Urbanisation

Cities in developing countries are expanding rapidly due to unprecedented rates of urbanisation. Whilst there are clear and numerous economic benefits from urbanisation, there are also downsides.

Increased air pollution has an adverse effect on public health and food security, with air quality compromised in cities and crop yields reduced due to ozone damage, reducing the ability to feed growing populations effectively.

This unprecedented growth inevitably leads to a surge in unregulated emissions. The majority of these sources are associated with energy production in residential, commercial, industrial, and transport sectors. Many rapidly developing cities lack the resources to maintain an extensive air quality monitoring network, so little is known of the sources, evolution, and chemical fate of these pollutants, limiting the ability to develop effective environmental policy to mitigate air pollution. 

Projects available under this theme

Find out more about the project and apply directly to the scholarships via the listings below. You can also follow our guidance on how to apply to the Global Challenges PhD Scholarships.

A new tool to quantify air pollution detrimental to health and food security in rapidly urbanising cities

Marais and Bloss

Air pollution is detrimental to public health and food security. Fine particles (PM2.5) are breathed deep into lungs and ozone is a powerful oxidant harmful to humans and crops. Cities in developing countries are expanding rapidly due to unprecedented rates of urbanisation, leading to a surge in unregulated anthropogenic emissions that go on to form ozone and PM2.5. Many cities lack the resources to maintain an air quality monitoring network, so little is known of the sources, evolution, and chemical fate of these pollutants. This limits the ability to develop effective policy to mitigate air pollution. Satellite observations provide daily coverage of the Earth’s atmosphere and so offer a unique opportunity to circumvent the lack of ground-based air quality monitoring. The overall aim of this PhD project is to constrain pollution sources and examine temporal and spatial variability of air pollution in and around rapidly urbanising cities using satellite observations of air pollutants, interpreted with a detailed chemical transport model. Target cities include Delhi (India), Kathmandu (Nepal), Ontisha (Nigeria), São Paulo (Brazil), Jakarta (Indonesia), and Johannesburg-Pretoria (South Africa).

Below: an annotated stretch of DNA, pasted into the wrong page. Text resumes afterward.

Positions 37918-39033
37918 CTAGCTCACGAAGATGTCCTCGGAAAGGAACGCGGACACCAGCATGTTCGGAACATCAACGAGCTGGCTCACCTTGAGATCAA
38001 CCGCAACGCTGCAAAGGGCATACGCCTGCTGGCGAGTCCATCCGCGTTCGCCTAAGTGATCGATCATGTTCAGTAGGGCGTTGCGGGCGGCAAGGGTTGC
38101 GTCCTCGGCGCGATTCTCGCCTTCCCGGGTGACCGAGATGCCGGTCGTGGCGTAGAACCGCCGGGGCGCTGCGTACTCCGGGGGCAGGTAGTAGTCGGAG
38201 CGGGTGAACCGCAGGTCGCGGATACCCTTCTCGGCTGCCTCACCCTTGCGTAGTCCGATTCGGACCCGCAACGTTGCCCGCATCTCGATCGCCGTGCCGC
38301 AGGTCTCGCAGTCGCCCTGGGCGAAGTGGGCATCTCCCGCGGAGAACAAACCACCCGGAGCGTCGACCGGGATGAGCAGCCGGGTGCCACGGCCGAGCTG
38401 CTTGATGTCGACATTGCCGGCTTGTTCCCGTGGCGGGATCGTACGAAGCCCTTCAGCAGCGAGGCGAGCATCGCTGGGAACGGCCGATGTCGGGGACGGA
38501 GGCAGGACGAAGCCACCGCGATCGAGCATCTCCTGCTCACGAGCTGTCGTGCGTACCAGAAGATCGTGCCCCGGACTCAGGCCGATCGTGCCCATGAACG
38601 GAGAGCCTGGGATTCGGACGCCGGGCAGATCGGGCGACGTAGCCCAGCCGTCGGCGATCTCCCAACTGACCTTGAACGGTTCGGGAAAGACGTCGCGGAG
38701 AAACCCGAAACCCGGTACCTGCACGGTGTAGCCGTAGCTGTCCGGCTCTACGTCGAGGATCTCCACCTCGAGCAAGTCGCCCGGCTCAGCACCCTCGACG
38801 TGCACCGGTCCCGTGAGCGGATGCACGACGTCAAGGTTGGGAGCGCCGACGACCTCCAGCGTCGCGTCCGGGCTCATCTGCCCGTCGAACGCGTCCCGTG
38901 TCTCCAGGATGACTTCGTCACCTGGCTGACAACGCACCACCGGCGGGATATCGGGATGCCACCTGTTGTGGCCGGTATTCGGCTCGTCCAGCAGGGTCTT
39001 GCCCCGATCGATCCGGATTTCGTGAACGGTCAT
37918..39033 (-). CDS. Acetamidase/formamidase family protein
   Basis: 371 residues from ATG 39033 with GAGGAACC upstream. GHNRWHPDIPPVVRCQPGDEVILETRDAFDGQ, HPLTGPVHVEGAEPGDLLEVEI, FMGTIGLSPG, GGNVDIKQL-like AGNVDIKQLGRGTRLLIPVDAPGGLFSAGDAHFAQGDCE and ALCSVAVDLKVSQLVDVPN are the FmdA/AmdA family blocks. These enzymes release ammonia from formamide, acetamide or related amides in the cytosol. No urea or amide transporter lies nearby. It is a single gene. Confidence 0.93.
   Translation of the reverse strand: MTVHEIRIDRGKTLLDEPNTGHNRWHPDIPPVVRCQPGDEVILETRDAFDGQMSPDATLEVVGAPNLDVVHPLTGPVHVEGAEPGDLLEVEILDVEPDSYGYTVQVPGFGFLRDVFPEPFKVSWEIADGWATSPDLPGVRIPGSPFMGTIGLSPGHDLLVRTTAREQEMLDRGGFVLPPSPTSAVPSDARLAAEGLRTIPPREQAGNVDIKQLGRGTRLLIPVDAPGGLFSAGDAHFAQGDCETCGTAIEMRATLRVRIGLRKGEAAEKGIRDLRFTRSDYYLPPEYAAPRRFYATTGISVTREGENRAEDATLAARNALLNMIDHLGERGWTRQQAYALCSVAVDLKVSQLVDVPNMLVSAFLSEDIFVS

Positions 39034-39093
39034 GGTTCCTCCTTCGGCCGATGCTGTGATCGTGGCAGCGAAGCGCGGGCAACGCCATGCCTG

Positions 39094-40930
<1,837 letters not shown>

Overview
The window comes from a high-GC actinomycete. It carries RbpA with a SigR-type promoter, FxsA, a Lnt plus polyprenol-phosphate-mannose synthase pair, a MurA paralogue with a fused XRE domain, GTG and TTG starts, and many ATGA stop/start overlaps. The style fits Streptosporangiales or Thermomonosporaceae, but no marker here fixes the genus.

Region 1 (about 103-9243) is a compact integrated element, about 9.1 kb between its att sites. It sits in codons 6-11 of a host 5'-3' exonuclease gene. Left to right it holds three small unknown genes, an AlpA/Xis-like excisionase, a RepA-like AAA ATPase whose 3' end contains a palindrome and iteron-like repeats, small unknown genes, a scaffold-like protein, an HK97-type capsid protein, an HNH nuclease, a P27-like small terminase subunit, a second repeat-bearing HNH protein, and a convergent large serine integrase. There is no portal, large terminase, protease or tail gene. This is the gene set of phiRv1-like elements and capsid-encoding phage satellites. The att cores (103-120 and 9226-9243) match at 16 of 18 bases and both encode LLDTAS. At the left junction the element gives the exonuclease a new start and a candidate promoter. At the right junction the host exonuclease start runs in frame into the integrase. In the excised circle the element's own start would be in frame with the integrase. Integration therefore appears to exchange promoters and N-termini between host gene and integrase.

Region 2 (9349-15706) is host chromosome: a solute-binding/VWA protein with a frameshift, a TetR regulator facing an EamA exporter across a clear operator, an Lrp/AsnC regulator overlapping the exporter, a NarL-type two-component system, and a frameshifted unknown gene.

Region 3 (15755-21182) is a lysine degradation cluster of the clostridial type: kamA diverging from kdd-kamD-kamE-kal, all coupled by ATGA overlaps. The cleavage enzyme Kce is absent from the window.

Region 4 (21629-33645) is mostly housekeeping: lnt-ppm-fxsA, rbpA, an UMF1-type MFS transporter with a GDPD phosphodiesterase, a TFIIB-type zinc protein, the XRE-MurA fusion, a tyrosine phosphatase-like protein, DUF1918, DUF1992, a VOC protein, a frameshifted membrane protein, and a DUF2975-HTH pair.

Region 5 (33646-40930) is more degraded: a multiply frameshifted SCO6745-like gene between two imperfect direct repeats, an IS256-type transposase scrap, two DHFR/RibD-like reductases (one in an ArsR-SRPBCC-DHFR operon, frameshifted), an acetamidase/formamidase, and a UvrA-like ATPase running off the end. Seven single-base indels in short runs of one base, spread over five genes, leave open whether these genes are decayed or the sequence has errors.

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Visibility, air pollution and public health in an African urban context

Pope and Thomas

This project will investigate the rapidly increasing air pollution in Africa and its impacts upon human health in African cities. Particulate matter (PM) pollution consists of airborne particles, which are smaller than the width of human hair. PM damages human health by harming the lungs, heart and blood vessels thereby causing life threatening diseases. PM pollution also causes degradations in visibility and therefore visibility measurements can be used as a low cost proxy for PM measurements. This PhD will link visibility to air pollution and human health outcomes in Africa.

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